Scientists have spotted an S-shaped feature in the center of the vortices on Venus that looks familiar — because they’ve seen it in tropical cyclones on Earth.
Researchers from the United States and Europe spotted the feature using NASA’s Pioneer Venus Orbiter and The European Space Agency’s Venus Express. Their new discovery confirms that massive, swirling wind patterns have much in common where they have been found — on Venus, Saturn and Earth.
At cloud top level, Venus’ entire atmosphere circles the planet in just about four Earth days, much faster than the solid planet does. Despite this “superrotation,” some dynamical and morphological similarities exist between the vortex organization in the atmospheres of Venus’s northern and southern hemispheres and tropical cyclones and hurricanes on Earth.
Organization of the Venus atmospheric circulation into two circumpolar vortices, one centered on each pole, was first deduced more than 30 years ago from Mariner 10 ultraviolet images. The S-shaped feature in the center of the vortices on Venus was first detected by the Pioneer Venus Orbiter near the northern pole and recently by Venus Express orbiter around the southern pole. It is also known to occur in Earth’s tropical cyclones.
Using an idealized nonlinear and nondivergent barotropic model, lead author Sanjay S. Limaye, of the University of Wisconsin-Madison, and his colleagues are proposing that these S-shaped features are the manifestations of barotropic instability. The feature can be simulated with a barotropic model and, like in the vortices on Venus and in tropical cyclones, it is found to be transient.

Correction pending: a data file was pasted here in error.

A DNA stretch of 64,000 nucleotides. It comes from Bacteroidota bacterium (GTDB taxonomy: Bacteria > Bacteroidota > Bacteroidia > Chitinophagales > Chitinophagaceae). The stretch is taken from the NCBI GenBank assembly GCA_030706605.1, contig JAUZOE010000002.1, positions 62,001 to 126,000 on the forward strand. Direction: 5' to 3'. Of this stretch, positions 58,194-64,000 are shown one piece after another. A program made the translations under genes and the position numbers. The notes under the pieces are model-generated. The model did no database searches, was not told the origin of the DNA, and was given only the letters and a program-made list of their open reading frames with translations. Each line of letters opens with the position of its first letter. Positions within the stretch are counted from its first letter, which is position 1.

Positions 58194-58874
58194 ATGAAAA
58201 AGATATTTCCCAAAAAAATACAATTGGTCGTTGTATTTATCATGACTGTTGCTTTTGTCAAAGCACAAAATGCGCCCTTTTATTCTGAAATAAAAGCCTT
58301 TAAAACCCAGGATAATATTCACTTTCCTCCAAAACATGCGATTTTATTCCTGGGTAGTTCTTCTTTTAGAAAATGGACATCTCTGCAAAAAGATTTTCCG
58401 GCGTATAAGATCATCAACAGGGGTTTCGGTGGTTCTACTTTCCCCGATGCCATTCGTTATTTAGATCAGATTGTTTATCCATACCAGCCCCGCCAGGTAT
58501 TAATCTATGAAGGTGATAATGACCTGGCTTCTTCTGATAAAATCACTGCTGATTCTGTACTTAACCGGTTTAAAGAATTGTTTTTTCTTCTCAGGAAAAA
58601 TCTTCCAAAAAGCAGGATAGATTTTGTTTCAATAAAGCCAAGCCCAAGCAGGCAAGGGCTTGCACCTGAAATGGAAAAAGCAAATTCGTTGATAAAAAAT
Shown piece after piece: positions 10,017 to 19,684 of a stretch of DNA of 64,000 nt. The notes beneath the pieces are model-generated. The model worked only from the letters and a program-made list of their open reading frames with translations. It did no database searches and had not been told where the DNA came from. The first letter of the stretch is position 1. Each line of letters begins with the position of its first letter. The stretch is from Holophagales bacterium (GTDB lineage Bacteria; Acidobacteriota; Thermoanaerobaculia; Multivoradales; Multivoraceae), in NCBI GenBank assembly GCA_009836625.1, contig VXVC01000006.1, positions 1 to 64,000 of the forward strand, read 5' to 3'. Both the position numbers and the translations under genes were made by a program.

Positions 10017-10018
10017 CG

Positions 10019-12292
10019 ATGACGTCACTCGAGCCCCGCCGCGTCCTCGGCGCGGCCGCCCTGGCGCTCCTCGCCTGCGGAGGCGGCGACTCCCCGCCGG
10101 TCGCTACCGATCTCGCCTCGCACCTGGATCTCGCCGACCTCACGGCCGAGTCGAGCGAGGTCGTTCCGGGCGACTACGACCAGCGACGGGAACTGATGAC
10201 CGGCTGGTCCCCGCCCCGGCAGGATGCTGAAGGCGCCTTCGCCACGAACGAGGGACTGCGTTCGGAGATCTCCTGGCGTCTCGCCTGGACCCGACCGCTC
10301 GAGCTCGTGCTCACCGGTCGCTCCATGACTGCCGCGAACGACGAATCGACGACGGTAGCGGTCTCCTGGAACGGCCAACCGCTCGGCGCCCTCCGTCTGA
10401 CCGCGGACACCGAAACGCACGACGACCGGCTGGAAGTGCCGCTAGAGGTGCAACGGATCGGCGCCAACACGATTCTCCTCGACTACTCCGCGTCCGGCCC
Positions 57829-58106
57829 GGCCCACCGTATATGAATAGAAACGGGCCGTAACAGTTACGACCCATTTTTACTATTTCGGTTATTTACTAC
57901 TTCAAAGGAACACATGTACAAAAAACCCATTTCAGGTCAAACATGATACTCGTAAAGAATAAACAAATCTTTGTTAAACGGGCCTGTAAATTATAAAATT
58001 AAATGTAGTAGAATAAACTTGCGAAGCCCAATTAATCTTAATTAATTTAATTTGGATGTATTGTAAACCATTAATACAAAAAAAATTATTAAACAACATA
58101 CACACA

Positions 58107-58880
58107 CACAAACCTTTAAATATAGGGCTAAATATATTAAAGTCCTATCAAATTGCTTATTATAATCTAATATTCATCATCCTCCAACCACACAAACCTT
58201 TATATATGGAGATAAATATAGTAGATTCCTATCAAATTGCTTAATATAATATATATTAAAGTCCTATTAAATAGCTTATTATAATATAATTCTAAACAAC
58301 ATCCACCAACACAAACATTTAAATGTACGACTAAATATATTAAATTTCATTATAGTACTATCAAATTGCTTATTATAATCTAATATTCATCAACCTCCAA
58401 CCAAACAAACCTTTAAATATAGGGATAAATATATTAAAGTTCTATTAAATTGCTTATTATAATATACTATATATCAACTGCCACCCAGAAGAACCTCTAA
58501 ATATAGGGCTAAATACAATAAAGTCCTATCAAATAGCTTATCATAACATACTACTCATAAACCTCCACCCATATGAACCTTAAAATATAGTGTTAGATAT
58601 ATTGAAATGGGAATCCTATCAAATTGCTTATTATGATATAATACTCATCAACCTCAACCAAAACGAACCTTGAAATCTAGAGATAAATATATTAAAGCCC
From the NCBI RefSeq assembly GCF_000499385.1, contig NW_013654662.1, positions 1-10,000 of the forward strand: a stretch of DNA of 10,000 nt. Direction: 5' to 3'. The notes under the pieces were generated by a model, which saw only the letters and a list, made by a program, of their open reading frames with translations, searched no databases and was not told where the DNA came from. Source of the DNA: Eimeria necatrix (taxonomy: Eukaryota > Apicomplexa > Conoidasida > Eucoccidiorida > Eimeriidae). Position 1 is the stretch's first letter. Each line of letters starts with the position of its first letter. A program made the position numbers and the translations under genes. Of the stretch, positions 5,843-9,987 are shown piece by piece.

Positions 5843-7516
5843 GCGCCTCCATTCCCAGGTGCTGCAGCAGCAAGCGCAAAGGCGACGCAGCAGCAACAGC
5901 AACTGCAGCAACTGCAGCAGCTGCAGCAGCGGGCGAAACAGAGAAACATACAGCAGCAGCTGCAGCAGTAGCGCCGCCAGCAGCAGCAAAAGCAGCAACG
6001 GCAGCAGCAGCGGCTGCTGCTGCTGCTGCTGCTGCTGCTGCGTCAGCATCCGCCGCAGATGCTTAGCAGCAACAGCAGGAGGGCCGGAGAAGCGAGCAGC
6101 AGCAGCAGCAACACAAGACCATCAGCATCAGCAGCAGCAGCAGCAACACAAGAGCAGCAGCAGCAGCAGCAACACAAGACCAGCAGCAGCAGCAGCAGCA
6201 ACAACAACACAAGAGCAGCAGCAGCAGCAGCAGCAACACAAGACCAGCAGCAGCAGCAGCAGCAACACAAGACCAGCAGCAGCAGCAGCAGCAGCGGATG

Another similarity between the observed features in the vortex circulations of Venus and in terrestrial hurricanes is the presence of transverse waves extending radially outward from the vortex centres. The lack of observations of such features in Earth’s polar vortices is suggestive that the dynamics of the Venus polar vortices may have more in common with hurricanes than their more direct terrestrial counterparts.
Given the challenges in measuring the deep circulation of Venus’s atmosphere, the authors expect that the morphological similarities between vortices on Earth and Venus might help scientists better understand atmospheric superrotation on Venus and guide future observations.
IMAGE CAPTIONS: 1. The ‘eye of the hurricane’ on Venus, taken by the Visible and Infrared Thermal Imaging Spectrometer (VIRTIS) on board Venus Express. The yellow dot represents the south pole. Credit: ESA 2. An infrared satellite image of Hurricane Howard , showing an S-shaped pattern in the low (warm) clouds in the tropical cyclone’s eye. Credit: Sanjay S. Limaye.
Source: Geophysical Research Letters